Do You Know the Answers to most HIPAA FAQs? Stay up-to-date on the HIPAA Privacy and Security Rule
The Health Insurance Portability and Accountability Act (HIPAA), which provides data privacy and security provisions for safeguarding medical information, can be just as confusing as it is important. Between the law’s Privacy Rule, Security Rule, Omnibus Rule, Breach Notification Rule and Enforcement Rule, compliance is multitiered and ever-evolving. Common FAQs include subjects such as covered entities, authorizations, disclosures to law enforcement, disclosures to family and friends, FERPA, health information technology and smaller providers and businesses.
HIPAA Rules – Some Basic Ones (PDF) - Prepared by Sue Fisher - Emergency Management Coordinator, California State University - Fullerton.
Prevent Sexual Misconduct At Higher Ed Campuses: Concerning the prevention of sexual misconduct on higher education campuses - The act requires each institution of higher education (institution) to adopt, periodically review, and update a policy on sexual misconduct (policy). The act establishes minimum requirements for the policies, including reporting options, procedures for investigations and adjudications, and protections for involved persons. Senate Bill SB19-007 (PDF)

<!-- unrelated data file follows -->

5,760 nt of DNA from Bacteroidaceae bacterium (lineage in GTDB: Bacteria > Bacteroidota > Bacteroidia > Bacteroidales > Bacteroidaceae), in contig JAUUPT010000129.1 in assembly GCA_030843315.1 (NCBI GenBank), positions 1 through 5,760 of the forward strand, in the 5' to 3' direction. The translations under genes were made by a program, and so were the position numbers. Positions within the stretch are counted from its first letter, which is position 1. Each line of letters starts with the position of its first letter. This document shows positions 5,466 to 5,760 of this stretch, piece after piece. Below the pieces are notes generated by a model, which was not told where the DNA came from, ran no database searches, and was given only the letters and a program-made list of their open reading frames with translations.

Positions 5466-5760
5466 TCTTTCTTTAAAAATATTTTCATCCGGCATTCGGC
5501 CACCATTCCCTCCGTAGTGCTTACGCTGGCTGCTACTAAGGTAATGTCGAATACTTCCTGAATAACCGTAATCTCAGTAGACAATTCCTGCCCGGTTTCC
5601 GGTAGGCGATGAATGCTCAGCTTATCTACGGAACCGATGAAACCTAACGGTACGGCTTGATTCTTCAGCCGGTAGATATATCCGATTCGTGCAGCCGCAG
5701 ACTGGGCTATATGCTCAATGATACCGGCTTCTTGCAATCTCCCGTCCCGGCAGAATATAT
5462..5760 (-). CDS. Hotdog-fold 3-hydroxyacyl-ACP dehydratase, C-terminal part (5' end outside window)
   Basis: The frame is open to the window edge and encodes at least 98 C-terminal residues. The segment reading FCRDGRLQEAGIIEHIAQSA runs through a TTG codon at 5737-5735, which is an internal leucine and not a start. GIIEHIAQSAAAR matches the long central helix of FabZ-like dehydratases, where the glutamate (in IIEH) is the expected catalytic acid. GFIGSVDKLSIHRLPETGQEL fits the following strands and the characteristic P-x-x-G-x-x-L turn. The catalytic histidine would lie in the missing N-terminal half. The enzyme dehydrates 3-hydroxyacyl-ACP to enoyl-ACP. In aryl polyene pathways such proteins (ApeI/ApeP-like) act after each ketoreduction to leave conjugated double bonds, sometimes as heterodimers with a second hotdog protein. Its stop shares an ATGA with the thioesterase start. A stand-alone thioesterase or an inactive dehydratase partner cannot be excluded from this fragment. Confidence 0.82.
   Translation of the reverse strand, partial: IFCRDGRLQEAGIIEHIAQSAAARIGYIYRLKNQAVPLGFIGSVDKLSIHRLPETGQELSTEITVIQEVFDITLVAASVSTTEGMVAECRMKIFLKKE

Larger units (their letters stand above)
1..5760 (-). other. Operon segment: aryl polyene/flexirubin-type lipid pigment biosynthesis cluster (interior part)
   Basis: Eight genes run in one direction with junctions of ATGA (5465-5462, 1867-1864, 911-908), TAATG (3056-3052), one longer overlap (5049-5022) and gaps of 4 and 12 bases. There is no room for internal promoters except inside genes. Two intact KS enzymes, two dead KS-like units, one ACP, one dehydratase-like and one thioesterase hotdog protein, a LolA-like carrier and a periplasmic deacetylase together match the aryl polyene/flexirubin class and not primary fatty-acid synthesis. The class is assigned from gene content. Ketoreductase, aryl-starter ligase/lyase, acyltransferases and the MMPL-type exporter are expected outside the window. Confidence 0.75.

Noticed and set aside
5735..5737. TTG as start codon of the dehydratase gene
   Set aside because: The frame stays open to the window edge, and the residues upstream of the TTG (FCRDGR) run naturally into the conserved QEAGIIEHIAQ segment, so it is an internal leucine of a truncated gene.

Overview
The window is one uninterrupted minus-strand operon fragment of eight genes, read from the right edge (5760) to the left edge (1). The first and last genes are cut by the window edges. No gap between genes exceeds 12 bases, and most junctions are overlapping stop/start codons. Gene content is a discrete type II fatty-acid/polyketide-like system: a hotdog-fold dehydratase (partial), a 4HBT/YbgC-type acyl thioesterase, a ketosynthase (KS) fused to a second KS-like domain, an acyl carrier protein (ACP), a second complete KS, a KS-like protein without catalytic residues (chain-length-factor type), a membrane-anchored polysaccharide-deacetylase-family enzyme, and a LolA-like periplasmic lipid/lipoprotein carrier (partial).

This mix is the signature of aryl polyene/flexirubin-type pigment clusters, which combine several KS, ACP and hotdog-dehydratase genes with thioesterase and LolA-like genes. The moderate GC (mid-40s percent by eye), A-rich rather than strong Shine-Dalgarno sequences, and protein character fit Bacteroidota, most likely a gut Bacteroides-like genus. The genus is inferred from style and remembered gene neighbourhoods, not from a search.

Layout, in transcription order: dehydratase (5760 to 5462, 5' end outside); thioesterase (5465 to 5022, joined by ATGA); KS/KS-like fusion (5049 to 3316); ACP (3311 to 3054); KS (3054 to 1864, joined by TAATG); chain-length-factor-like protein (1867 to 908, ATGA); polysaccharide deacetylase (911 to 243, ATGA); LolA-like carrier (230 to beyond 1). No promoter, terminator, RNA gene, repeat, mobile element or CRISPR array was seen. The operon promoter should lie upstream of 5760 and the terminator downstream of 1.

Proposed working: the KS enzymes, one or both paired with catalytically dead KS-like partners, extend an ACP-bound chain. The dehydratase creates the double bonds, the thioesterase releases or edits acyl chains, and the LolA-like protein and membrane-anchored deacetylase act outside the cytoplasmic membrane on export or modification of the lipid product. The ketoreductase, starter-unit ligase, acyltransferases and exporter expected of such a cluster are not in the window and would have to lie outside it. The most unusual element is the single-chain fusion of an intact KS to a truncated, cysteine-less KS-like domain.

For more on recent legislative activity related to postsecondary campus safety or Higher Ed Campuses, Visit Colorado General Assembly
This Policy Snapshot reviews 2019 legislative activity addressing postsecondary campus sexual assault. It includes state examples of introduced, enacted and failed legislation. Campus Sexual Assault Policies (PDF)
Clery Act- Jeanne Clery Disclosure of Campus Security and Campus Crime Statistics Act